Naturally, people on the other side are likewise unpersuaded by my views; I can't prove the soundness of my position any more than (I think) the other side can prove the soundness of its. In this area, we quickly come down to moral intuitions and visceral reactions. And, who knows, perhaps mine are wrong. But mere appeals to my humanity just don't do much for me.

AND WHILE WE'RE AT IT, ANOTHER RESPONSE TO A COUNTERARGUMENT: A couple of people pointed out the risk of error; and it's always possible that we're going to convict the wrong man. That's a decent argument against the death penalty generally, though I'm not persuaded by it. And it's certainly a great argument for fixing problems that may increase the risk of wrongful conviction — locking up the wrong man for life isn't much better in my book than executing the wrong man, especially since the chances of exonerating the wrongfully convicted lifers are, I suspect, pretty low.

But I don't see it as much of an argument for a painless execution as opposed to a painful one, or an execution by anonymous bureaucrats rather than one in which the victims' relatives participate. It's something of an argument, and I do think that there should and probably would be a higher threshold of felt certainty required on the jurors' and perhaps even reviewing judges' parts, just as I suspect that in practice most jurors today require a higher level of certainty to vote for a death sentence than for other sentences. But it doesn't, in my view, carry the day against the counterargument outlined in my original post.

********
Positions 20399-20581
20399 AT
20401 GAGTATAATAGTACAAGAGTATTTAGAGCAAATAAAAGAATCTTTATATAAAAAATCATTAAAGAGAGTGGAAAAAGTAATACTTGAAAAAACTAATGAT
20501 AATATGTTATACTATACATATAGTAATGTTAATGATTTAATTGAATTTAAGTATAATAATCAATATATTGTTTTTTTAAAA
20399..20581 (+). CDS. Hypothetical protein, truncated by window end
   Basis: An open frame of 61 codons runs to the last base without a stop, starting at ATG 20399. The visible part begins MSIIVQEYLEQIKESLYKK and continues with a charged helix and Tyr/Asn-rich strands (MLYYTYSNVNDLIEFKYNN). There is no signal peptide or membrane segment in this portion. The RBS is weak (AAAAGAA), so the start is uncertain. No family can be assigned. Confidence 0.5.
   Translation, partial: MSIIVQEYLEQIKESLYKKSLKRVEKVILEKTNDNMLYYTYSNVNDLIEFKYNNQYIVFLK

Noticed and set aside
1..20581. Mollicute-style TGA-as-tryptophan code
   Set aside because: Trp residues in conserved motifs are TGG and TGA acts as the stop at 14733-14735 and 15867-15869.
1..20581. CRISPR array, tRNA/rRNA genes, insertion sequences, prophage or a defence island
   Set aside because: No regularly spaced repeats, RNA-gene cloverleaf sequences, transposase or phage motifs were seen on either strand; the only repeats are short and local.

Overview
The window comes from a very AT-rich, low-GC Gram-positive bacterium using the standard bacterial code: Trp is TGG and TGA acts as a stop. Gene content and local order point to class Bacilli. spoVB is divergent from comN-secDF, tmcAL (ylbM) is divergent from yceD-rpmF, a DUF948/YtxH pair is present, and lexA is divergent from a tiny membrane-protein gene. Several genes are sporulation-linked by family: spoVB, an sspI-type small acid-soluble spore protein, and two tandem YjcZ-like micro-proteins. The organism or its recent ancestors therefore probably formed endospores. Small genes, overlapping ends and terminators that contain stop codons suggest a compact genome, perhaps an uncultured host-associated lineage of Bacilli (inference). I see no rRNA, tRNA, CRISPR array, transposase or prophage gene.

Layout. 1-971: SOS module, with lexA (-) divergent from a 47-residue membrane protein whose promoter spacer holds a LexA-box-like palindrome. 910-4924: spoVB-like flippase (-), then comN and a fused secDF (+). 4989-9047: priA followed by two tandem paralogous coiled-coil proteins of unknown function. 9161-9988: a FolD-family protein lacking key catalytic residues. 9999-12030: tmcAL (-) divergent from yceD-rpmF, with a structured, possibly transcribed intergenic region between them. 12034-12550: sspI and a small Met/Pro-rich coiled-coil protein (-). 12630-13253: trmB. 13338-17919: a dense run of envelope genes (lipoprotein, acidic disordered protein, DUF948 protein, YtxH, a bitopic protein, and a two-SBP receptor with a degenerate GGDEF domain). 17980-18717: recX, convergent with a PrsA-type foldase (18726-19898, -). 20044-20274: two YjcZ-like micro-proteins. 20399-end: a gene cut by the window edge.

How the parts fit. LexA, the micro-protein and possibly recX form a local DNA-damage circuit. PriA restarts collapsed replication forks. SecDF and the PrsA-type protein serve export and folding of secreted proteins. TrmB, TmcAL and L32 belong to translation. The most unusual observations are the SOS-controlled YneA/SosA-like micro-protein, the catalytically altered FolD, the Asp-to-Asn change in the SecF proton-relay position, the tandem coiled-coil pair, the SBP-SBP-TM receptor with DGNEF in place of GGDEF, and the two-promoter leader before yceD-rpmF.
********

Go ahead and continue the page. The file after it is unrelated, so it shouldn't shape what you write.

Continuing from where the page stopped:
I can only shake my head at the different ways that people view the world. Volokh doesn't even attempt to logically justify his opinion, other than by an appeal to 'justice', that disgustingly noble coating with which nature has covered our instinct for revenge. I challenge anyone to look at this picture and tell me that the Iranians are better people or a better society for punishing a man that way, no matter what his crimes.
I agree that this really does comes down to a fundamental difference in how people view the world. Mr. Glick, after all, doesn't "attempt to logically justify his opinion" either, other than by an appeal to what he finds "disgusting" and to what he sees as the pejorative term "revenge." It's a battle of moral axioms and visceral reactions.

So, look at the picture; read even the doubtless sanitized description of the facts; decide for yourself. I doubt that the Iranians are better or worse people or a better or worse society for punishing this man this way — serial killings are rare enough that I doubt the punishment of serial killers has much of an effect of the society. But I do think that the Iranians are in this one respect more just than those societies that let serial killers live, and even slightly more just than those who execute serial killers in a supposedly "humane" way.

STILL FURTHER UPDATE: Clayton Cramer and Maimon Schwarzschild disagree; I'm not persuaded, but I think their posts are thoughtful and eloquent statements of the contrary view.